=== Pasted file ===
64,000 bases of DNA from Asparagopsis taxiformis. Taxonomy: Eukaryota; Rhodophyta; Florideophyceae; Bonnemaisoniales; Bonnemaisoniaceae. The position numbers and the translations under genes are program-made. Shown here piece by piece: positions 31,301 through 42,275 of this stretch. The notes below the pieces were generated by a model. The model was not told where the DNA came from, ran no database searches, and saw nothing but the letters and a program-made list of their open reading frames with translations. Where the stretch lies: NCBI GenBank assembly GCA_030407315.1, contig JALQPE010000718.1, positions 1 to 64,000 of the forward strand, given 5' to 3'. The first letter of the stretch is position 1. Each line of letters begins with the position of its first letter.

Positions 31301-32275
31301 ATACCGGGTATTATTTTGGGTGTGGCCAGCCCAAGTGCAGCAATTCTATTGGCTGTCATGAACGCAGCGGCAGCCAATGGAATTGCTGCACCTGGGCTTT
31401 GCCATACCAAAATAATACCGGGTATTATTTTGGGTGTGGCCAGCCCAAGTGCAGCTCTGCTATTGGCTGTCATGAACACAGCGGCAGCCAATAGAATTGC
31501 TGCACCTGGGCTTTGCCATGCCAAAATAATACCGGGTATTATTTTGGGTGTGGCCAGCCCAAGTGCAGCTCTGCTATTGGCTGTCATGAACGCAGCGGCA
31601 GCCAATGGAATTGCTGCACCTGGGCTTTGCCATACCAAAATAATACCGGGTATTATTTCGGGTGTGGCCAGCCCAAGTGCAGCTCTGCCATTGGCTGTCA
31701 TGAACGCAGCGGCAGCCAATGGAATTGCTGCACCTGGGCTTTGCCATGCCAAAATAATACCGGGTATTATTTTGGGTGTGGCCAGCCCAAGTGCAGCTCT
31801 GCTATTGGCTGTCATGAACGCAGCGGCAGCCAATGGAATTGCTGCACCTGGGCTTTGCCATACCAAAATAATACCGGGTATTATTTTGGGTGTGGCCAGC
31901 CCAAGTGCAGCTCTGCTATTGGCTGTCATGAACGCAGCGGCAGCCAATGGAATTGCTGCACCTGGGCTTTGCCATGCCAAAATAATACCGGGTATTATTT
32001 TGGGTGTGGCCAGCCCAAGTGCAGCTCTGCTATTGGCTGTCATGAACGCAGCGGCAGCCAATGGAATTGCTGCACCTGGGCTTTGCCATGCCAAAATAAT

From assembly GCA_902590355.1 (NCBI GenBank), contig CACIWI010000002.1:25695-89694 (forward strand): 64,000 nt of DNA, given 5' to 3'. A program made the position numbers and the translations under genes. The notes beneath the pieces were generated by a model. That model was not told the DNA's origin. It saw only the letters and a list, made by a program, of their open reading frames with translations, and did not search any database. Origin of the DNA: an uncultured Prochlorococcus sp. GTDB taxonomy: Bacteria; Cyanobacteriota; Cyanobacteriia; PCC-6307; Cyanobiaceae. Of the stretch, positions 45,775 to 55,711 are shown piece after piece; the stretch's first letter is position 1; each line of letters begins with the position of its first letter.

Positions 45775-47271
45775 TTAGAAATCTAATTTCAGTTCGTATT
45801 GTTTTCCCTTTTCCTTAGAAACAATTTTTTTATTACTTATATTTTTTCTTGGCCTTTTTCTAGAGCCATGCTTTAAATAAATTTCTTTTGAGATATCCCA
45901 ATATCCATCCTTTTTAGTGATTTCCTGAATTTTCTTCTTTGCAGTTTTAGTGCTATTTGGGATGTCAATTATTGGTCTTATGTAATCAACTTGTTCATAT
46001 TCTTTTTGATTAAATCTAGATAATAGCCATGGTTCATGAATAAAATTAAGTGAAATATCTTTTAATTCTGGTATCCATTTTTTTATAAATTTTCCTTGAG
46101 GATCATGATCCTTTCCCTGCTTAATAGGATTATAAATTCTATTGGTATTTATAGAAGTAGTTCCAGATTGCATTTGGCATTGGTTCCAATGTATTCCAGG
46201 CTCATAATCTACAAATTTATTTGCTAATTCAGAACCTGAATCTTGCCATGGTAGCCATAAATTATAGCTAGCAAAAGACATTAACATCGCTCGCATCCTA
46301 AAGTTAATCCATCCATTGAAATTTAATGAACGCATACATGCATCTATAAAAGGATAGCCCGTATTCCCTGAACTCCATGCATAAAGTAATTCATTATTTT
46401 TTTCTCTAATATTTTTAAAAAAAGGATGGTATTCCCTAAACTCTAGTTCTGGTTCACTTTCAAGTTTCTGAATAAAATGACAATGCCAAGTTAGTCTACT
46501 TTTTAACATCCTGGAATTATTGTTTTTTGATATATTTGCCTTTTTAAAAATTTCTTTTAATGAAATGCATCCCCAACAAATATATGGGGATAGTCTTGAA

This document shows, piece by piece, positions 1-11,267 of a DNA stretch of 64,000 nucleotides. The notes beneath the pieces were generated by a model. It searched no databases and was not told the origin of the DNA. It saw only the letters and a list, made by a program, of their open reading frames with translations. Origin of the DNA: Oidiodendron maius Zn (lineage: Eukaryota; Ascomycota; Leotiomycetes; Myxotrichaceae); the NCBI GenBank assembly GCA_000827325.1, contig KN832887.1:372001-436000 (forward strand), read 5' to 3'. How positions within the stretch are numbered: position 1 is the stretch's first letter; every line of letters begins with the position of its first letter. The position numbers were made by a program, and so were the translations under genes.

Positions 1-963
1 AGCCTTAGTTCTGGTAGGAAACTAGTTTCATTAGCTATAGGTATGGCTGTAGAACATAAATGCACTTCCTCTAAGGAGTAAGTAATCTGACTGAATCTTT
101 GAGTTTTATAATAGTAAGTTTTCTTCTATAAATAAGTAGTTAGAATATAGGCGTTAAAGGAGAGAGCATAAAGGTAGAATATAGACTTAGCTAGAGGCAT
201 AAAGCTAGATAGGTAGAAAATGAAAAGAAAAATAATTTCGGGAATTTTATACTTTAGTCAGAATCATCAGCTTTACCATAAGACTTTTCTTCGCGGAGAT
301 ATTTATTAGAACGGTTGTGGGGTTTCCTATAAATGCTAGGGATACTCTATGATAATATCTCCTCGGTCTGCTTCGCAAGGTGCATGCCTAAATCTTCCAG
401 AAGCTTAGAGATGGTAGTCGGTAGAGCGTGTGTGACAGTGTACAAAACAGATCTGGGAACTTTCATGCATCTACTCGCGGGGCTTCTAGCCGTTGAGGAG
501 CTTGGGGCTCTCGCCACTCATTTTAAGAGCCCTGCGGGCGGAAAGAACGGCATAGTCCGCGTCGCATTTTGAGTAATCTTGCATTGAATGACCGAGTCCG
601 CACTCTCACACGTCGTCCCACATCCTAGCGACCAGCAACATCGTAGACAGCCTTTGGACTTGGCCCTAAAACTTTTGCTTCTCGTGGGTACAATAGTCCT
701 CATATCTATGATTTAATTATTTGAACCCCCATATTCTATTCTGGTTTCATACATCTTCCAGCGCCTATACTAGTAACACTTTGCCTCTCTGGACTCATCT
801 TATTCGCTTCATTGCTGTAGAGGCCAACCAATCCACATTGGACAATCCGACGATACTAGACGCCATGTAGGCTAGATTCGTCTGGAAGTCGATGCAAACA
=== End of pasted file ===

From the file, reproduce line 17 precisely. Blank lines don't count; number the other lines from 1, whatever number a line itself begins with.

46101 GATCATGATCCTTTCCCTGCTTAATAGGATTATAAATTCTATTGGTATTTATAGAAGTAGTTCCAGATTGCATTTGGCATTGGTTCCAATGTATTCCAGG